Borderline descriptive marks still enforceable
05 September 2016
The EU General Court (GC) has upheld a finding of a likelihood of confusion between two figurative trade marks containing the descriptive words "EasyCredit" in relation to identical services.
Easy Asset Management AD (East Asset) filed an application for a declaration of invalidity in respect of an international registration for the following mark, which was registered by TeamBank AG Nürnberg (Teambank) in 2012.
The action was based on EasyCredit's earlier Bulgarian national registration.
The mark for mark comparison
The two sets of services related to finance and telecommunications and were identical. The dispute therefore focussed on the similarity (or otherwise) of the marks – put simply, was there any likelihood of confusion?
The European Union IP Office (EUIPO) Cancellation Division had initially rejected the application for a declaration of invalidity, finding that the marks coincided only in their respective word elements, which are manifestly descriptive of all activity linked to the world of finance, while their figurative elements, in which the distinctive character resides, were unrelated. The Board of Appeal upheld the appeal, finding that there was a likelihood of confusion due to the strong similarity of the signs. It found that neither of the signs were sufficiently stylised to change their overall visual impression.
Upon appeal to the GC, Teambank maintained that there was no likelihood of confusion – disputing the finding of the Board of Appeal by submitting that the word elements were descriptive and not distinctive and, therefore, must not be taken into consideration. They submitted that the signs should be compared on the basis of the figurative elements which were different ie, arguing that the initial EUIPO Cancellation Division decision was correct.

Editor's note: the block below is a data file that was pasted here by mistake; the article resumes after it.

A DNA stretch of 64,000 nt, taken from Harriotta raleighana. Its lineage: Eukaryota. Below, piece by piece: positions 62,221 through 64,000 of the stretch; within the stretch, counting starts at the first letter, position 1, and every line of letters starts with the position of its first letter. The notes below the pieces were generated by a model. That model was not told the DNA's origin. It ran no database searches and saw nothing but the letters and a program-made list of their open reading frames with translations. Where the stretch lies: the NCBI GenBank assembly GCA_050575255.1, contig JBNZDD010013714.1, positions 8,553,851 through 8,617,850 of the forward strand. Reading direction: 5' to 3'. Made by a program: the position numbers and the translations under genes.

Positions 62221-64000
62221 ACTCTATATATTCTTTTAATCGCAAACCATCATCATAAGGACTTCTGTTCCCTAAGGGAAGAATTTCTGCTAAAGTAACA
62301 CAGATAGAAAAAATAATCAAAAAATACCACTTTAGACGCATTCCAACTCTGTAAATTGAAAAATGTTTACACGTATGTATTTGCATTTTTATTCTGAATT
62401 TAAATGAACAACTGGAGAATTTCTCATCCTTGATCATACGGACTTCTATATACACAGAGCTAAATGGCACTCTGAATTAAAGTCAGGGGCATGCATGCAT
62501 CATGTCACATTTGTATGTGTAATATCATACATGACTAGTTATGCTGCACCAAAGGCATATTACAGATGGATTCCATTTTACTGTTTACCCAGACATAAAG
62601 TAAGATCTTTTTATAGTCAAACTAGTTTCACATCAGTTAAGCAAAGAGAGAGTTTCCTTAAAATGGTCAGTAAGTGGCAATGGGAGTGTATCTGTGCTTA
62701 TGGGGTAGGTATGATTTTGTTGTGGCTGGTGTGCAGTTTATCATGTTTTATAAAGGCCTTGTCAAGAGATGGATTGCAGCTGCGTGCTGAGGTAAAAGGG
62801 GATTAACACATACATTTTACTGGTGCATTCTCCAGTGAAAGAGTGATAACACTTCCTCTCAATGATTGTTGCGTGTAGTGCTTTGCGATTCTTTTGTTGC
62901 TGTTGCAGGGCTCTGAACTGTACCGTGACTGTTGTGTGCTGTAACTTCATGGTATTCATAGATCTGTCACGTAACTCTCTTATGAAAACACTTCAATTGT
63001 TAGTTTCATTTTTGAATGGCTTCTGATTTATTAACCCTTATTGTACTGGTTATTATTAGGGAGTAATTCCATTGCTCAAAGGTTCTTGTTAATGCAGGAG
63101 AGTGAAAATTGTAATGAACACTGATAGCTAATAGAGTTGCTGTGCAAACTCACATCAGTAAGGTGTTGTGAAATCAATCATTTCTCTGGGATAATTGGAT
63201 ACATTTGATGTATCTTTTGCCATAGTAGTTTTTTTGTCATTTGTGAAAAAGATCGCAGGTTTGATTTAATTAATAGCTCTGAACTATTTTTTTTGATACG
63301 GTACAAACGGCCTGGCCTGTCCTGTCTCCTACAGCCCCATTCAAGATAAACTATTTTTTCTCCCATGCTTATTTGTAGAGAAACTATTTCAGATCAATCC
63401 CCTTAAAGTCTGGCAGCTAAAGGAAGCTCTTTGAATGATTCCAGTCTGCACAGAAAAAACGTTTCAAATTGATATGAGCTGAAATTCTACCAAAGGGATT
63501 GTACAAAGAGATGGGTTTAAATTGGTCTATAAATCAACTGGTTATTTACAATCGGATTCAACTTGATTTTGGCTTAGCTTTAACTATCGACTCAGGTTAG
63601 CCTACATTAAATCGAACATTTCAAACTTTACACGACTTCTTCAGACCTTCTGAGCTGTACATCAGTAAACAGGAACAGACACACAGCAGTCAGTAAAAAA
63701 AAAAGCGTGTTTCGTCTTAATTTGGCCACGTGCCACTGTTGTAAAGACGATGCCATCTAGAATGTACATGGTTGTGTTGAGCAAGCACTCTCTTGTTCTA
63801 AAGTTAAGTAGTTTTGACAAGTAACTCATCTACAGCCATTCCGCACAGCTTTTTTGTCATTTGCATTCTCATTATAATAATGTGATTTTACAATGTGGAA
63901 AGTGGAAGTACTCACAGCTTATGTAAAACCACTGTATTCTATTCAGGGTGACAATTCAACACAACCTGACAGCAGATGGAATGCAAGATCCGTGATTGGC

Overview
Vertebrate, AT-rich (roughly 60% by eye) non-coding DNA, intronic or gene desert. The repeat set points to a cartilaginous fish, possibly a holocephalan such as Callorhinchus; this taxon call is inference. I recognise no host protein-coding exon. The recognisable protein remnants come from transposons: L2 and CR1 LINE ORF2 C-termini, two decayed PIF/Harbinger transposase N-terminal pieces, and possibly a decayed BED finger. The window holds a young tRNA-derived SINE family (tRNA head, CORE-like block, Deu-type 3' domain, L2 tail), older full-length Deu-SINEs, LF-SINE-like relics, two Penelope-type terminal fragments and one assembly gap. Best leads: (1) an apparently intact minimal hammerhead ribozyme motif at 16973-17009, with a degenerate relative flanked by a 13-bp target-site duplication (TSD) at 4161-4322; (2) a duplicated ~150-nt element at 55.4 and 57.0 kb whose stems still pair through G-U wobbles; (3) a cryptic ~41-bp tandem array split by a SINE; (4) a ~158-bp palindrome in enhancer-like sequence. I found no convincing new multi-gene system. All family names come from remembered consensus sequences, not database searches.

The court found that the marks coincided in their word elements, and the figurative elements were of lower importance due to their size, position and purely decorative shape. The court therefore rejected the argument that, due to a lack of distinctiveness, the word elements must be disregarded when comparing the signs. We know that it is only where all the other components of the mark are negligible that the assessment of the similarity may be carried out solely on the basis of the dominant element (as recognised in Nestlé v OHIM, C?193/06 P); however, given their respective size and position in the marks at issue, the court held that the word elements could not be regarded as negligible.
Interestingly the court did recognise that the word elements 'easy credit', were common to the signs at issue and would easily be understood by the relevant public with a command of English as an indication of the type of services in question. However, while the English term 'easy credit' may be of a descriptive nature for the Bulgarian public, the respective word elements were considered to occupy a central position in the signs at issue and dominate the overall picture. Accordingly the court found in favour of the Board of Appeal's earlier decision and concluded that there was a likelihood of confusion.
Questionable or logical outcome?
No doubt the Board of Appeal and GC were correct in finding that the registration of a national mark implies that the earlier mark has a minimum of inherent distinctiveness. After all, Article 3(1)(b) of Directive 2008/95/EC precludes registration of a mark which is devoid of distinctive character. However, the way in which the court has reached a finding that this minimal degree of distinctive character is in fact sufficient in this case is noteworthy.
The court appears to recognise on the one hand that the word element 'easy credit' will easily be understood by the relevant public as being descriptive of the services in question, yet it somewhat contradicts itself by finding that the identical word elements are sufficient to reach a finding of likelihood of confusion. The court appears to stress that the word elements are dominant and cannot therefore be considered negligible; but are they distinctive?
It is perhaps questionable whether, rather than assessing the dominance of the word elements, the court should have completely removed them from the equation having acknowledged that they were descriptive. Had it done so, there would have arguably been only one logical outcome – that the marks are in fact, based on the remaining figurative elements, dissimilar. Whether the case is further appealed remains to be seen.
Case details at a glance
Jurisdiction: European Union
Decision level: General Court
Parties: TeamBank AG Nürnberg, Easy Asset Management AD, EUIPO
Date: 20 July 2016
Full decision: http://dycip.com/t74514